Back in the pine forest outside Kiev, recruits were drilled for hours by instructors who learned military basics, including how to use a tourniquet to stop bleeding and the importance of keeping a distance between troops while patrolling casualties reduced if they are led into a trap. A bang resounded in the distance, where more advanced teams practiced throwing grenades.
“I feel the threat,” said Vladislav, a 53-year-old car mechanic who had reported a month earlier to refresh skills first learned while serving in the Soviet Army. “If we have to retreat, we will do everything possible to take most of the lives of our enemies.”
One of the instructors said new recruits might be ready to perform basic roles after a few weekend training sessions. He said plans included creating a 5,000-strong territorial defense force in Kiev alone.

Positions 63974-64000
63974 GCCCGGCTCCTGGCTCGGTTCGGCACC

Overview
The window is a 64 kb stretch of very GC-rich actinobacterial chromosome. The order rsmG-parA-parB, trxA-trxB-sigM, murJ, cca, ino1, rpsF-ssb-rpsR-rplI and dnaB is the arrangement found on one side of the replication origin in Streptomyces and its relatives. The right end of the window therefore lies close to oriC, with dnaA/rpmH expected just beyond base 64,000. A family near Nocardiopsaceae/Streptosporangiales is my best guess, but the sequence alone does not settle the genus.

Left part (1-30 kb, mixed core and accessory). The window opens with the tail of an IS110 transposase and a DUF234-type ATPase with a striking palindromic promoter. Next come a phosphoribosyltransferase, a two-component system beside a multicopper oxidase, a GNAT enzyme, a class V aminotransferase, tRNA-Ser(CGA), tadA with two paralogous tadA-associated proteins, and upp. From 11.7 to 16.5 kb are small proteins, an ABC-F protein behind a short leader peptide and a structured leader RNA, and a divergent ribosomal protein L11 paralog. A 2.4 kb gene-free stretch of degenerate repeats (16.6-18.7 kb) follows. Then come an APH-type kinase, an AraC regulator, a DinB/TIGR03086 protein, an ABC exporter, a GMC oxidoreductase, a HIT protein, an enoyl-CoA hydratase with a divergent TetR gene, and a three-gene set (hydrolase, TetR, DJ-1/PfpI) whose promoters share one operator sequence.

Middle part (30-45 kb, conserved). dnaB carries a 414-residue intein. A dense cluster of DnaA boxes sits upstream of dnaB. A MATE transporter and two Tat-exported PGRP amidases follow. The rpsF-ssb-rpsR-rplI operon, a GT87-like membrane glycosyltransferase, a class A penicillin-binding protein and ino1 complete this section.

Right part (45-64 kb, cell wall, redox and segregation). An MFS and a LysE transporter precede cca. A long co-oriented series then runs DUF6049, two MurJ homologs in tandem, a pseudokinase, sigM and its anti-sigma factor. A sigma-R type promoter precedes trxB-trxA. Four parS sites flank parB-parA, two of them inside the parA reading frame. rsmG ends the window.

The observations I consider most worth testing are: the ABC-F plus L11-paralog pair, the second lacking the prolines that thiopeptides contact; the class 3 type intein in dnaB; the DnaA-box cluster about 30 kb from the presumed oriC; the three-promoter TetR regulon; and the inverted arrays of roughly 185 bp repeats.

“They live here, practice here, know the home environment and you do not have to transport them to and from areas they are less familiar with,” says Andriy, an IT industry employee and army reservist who spends his weekends recruiting new recruits. to lead. .
After hours in icy temperatures in which he practiced exercises that included rolling in the snow and learning how to aim a gun, Salo said, “It’s only cold when you stop moving.”
She was ready to join the TDF forces as she continued her work as a guide at Kyiv’s museum in honor of Ukraine’s 2014 revolution, which ousted pro-Russian President Viktor Yanukovich, and hoped to become an example to friends, she said.
“The more they sign up,” she added, “the better defended we will be.”